The Congressional Review Act, 5 U.S.C. 801 et seq., as added by the Small Business Regulatory Enforcement Fairness Act of 1996, generally provides that before a rule may take effect, the agency promulgating the rule must submit a rule report, which includes a copy of the rule, to each House of the Congress and to the Comptroller General of the United States. EPA will submit a report containing this rule and other required information to the U.S. Senate, the U.S. House of Representatives, and the Comptroller General of the United States prior to publication of this final rule in the Federal Register. This final rule is not a “major rule” as defined by 5 U.S.C. 804(2).Start List of Subjects
List of Subjects in 40 CFR Part 180
- Environmental protection
- Administrative practice and procedure
- Agricultural commodities
- Pesticides and pests
- Reporting and recordkeeping requirements
Dated:October 31, 2000.
Director, Registration Division, Office of Pesticide Programs.
Therefore, 40 CFR chapter I is amended as follows:End Amendment Part Start Part
PART 180—[AMENDED]End Part Start Amendment Part
1. The authority citation for part 180 continues to read as follows:End Amendment Part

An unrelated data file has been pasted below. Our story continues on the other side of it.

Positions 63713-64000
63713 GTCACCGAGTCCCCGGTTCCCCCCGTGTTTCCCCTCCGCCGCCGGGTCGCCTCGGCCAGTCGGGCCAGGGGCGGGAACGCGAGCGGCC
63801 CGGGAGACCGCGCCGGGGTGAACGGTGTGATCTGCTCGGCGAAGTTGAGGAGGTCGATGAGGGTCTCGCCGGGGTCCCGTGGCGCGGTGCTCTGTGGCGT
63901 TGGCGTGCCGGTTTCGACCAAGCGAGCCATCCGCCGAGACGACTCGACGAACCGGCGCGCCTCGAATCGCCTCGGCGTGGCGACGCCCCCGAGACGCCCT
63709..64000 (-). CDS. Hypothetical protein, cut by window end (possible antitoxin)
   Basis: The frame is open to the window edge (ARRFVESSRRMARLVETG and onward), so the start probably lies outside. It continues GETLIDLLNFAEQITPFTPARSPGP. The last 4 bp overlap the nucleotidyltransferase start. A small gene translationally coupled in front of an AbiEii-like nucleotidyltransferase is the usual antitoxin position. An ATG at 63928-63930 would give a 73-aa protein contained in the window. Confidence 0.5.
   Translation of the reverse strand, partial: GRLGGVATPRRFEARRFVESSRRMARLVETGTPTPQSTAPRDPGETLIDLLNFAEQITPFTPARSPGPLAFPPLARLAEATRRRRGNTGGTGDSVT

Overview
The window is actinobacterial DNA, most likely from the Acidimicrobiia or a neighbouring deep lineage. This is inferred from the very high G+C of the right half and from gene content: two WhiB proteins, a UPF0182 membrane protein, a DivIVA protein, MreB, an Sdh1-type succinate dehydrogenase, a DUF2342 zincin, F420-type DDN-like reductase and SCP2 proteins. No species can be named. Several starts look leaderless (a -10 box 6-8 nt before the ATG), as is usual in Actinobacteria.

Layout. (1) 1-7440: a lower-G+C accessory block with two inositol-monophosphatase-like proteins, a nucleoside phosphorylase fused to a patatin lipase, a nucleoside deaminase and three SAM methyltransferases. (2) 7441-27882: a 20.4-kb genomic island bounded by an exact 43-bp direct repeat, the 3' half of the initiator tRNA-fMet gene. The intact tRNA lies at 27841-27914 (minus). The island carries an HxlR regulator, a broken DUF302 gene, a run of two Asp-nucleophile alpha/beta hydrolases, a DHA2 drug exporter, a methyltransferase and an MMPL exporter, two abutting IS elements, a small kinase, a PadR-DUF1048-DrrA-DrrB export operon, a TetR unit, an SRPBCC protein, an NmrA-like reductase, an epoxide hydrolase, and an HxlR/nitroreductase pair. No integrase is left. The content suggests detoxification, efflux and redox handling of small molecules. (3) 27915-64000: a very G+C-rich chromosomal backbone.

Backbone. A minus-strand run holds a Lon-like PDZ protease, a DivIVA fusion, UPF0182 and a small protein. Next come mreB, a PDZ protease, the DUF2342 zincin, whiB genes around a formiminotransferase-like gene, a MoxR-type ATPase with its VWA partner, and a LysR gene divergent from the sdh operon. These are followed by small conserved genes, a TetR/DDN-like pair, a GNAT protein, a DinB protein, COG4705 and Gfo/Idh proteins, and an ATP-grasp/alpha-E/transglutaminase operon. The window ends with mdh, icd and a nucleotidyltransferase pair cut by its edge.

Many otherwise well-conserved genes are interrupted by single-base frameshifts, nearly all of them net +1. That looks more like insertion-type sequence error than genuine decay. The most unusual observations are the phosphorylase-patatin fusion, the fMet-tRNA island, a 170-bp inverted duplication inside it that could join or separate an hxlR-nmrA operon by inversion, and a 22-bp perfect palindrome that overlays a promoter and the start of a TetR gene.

2. Section 180.1001 is amended by removing and reserving the text of paragraph (b)(1).End Amendment Part Start Amendment Part
3. Section 180.1021 is revised to read as follows:End Amendment Part
(a) Copper is exempted from the requirement of a tolerance in meat, milk, poultry, eggs, fish, shellfish, and irrigated crops when it results from the use of:
(1) Copper sulfate as an algicide or herbicide in irrigation conveyance systems and lakes, ponds, reservoirs, or bodies of water in which fish or shellfish are cultivated.
(2) Basic copper carbonate (malachite) as an algicide or herbicide in impounded and stagnant bodies of water
(3) Copper triethanolamine and copper monoethanolamine as an algicide or herbicide in fish hatcheries, lakes, ponds, and reservoirs
(4) Cuprous oxide bearing antifouling coatings for control of algae or other coatings for control of algae or other organisms on submerged concrete or other (irrigation) structures.
(b) The following copper compounds are exempt from the requirement of a tolerance when applied (primarily) as a fungicide to growing crops using good agricultural practices: Bordeaux mixture, basic copper carbonate (malachite) (CAS Reg. No. 1184-64-1), copper ethylenediamine complex, copper hydroxide (CAS Reg. No. 20427-59-2), copper lime mixtures, copper linoleate (CAS Reg. No. 7721-15-5), copper octanoate (CAS Reg. No. 20543-04-8), copper oleate (CAS Reg. No. 10402-16-1), copper oxychloride (CAS Reg. No. 1332-40-7), copper sulfate basic (CAS Reg. No. 1344-73-6), cupric oxide (CAS Reg. No. 1317-38-0), and cuprous oxide (CAS Reg. No. 1317-19-1).
(c) Copper sulfate pentahydrate (CAS Reg. No. 7758-99-8) is exempt from the requirement of a tolerance when applied as a fungicide to growing crops or to raw agricultural commodities after harvest.
[FR Doc. 00-28715 Filed 11-14-00; 8:45 am]